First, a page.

Tag Archives: Reading

“Every winner begins as a loser”

This past weekend, I was talking about the National Theater Institute of which I am quite a happy alumnus. They practice a maxim of “Risk. Fail. Risk again” which is kind of like the positive spin of the War Boys’ outlook in Mad Max: Fury Road. Same flamethrower guitars (metaphorically), less desolation.

I’m pretty sure this was a movement class we took. My memory is hazy.

But that’s all artsy stuff, what about science? This is where David Noonan writing in Scientific American comes in. Apparently, some folks did some “big data” crunching and have a theory that an integral part of success is failure.

And if that isn’t something to motivate you on a Monday, um, I guess focus on being shiny and chrome?

Spock, Chabon, and This Mortal Coil

From “Q&A”

If you’ve checked out any of the anthology series “Short Treks,” you’ll know the arguable standout thus far is the first season’s “Calypso” co-written by Michael Chabon.

Chabon, probably better known to many as an award-winning novelist, also wrote this season’s “Q&A” and is the showrunner for the forthcoming Star Trek: Picard.

When I saw a behind-the-scenes photo of Chabon and the Vasquez Rocks (a popular Hollywood “exotic” filming location and one very storied for Star Trek), you could just tell his connection to Trek.

It was very evident for “Q&A” and now from this piece in the New Yorker, one now knows just how personal Star Trek is for him. And if this pain, love, and loss can be found in Picard (and I suspect it will), then I am loking forward to it more than ever.

I could have put this in my final Crisis of Infinite Star Treks post, but this article deserves to be read now.

Finding Other Sci-Fi and Fantasy Gems

Perhaps it’s because NaNoWriMo is nigh, but I found this piece in Wired about exploring and expanding the notions of “must read” works interesting. (I’m currently trying to fold in a bit more reading each day).

“Comic Book Movies” and “High Art”

Just last month I was musing about how, even in the face of “nerddom’s” ascension in all aspects of pop culture, people still feel the need to belittle or otherwise distance themselves and their work from science fiction as if the genre itself was wildly radioactive.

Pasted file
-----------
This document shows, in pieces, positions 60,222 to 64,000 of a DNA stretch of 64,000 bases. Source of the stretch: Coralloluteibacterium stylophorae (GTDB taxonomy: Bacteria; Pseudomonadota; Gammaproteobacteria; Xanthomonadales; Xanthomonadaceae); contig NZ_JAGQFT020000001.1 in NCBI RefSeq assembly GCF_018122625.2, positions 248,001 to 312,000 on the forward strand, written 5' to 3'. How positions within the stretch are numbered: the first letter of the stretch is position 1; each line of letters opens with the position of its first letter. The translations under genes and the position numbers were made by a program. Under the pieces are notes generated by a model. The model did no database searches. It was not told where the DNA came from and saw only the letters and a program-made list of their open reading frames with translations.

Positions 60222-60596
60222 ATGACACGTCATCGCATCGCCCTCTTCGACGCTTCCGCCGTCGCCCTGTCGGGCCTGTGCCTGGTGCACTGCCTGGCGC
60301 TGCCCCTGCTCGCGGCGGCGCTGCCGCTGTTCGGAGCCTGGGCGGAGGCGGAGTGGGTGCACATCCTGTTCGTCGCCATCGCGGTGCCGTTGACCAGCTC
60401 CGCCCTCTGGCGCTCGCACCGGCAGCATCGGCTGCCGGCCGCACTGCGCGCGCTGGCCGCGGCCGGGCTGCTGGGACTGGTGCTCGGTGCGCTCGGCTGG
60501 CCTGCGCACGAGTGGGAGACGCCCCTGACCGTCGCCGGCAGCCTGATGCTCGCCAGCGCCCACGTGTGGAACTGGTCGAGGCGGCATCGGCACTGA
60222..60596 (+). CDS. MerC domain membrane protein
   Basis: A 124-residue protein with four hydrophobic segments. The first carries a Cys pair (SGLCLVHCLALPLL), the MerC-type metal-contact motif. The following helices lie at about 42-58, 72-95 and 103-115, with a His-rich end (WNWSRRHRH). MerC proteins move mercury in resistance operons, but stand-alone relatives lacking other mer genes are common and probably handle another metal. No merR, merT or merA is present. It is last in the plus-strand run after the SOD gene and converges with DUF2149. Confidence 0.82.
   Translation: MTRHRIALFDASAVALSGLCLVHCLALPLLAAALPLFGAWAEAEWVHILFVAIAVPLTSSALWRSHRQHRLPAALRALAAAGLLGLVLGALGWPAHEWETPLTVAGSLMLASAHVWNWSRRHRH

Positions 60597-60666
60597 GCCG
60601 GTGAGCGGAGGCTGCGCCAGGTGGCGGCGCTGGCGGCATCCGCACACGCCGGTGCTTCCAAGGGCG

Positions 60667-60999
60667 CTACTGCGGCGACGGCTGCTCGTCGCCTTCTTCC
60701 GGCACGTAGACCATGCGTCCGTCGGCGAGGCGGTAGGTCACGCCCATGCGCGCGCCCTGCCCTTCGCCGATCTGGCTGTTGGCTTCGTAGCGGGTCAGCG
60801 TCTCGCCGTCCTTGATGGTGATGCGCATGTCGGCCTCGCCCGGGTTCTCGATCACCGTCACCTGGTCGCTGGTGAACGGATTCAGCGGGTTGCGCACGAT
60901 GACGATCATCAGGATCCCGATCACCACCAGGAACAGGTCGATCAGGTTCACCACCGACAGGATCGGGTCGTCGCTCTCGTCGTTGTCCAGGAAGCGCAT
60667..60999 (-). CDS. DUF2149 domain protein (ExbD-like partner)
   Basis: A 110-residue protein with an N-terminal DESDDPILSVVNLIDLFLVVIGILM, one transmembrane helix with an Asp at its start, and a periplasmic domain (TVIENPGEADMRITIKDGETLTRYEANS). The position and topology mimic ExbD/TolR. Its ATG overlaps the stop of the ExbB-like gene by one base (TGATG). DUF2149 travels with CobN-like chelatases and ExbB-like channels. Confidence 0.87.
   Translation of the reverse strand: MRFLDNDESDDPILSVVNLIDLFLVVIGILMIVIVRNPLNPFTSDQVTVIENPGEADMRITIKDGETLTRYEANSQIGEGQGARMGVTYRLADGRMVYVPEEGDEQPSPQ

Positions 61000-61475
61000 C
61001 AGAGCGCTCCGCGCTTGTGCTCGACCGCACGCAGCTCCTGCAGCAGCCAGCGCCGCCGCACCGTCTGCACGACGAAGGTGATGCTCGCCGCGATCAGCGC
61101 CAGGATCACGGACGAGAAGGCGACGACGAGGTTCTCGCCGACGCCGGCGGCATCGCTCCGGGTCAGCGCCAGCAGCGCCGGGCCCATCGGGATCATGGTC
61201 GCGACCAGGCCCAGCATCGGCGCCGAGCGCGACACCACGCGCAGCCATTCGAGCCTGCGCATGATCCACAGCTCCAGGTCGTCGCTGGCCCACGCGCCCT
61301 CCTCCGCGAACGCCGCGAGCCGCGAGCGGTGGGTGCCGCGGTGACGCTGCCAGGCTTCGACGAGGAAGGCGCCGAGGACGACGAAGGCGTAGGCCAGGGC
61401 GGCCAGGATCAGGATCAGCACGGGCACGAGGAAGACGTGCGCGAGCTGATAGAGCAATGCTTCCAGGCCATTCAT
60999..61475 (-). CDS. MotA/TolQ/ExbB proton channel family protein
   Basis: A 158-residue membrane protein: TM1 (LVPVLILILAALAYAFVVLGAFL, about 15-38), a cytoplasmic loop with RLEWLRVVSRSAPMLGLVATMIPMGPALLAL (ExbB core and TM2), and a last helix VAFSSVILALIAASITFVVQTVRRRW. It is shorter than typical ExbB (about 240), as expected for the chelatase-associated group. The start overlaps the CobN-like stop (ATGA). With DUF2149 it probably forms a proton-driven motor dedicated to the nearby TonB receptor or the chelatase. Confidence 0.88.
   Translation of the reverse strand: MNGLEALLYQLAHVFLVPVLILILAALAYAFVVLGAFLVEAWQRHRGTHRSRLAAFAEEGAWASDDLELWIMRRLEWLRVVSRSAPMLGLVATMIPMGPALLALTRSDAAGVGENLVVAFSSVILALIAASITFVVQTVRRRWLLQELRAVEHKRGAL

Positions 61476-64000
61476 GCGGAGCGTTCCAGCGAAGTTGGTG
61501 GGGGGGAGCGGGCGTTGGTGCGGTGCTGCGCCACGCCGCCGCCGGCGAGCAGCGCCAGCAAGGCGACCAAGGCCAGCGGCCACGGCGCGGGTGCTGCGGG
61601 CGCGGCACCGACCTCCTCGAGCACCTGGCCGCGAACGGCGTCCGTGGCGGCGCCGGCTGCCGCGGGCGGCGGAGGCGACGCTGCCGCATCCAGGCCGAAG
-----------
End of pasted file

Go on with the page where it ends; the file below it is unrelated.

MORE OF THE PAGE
Now, in the face of a more meditative and gritty look at the origins of Joker –with more than a few homages to Martin Scorsese’s films– Scorsese himself felt the need to denigrate the Marvel film juggernaut as not “cinema.”

Now, on the one hand, that assertion is silly. It’s like saying a hamburger isn’t food because its preparation and presumed nutritional value isn’t on par with the fare from a three-star Michelin restaurant (and yes, you won’t surprise me if you produce examples of people asserting just that).

On the other hand, the aspirations behind films (and food) can vary greatly. “The Remains of the Day” is going for something different than “Sorority Babes in the Slimeball Bowl-o-rama” — and anyone insisting “they’re the same” because “they’re both feature films” can and should be summarily mocked.

Kareem Abdul-Jabbar wrote a piece in the Hollywood Reporter that tackles just this dichotomy tackling the elephant in the room that is the notion of “high art.” It’s well worth a read.

How About Those Vikings?

I stumbled across this longer article from BBC Scotland going into the impact of the Vikings last year, well after Leif Erikson Day and thought, “Why not use it for later?”

And so I scheduled it for far in the future, much as my Norwegian ancestors put up blog posts and salt cod for later use.

Worldcons and World Conquest (by way of Pop Culture)

I’ve never been to a Worldcon, but I’m thinking I ought to for when it’s in my backyard.

George R. R. Martin, however, has been to just about every Worldcon he could for several decades running.

This year’s WorldCon is in Dublin, so the Irish Times caught up with him and he mused on WorldCons and fandom and all sorts of things.

If you want more of Martin musing on his career and art, you can also catch an interview of him on Maltin on Movies.

Recommended Reading: For Love or Money (or both!)

The other week, I mused about giving your young’uns a steady diet of scares, inspired in part by reading an article by artist Greg Ruth.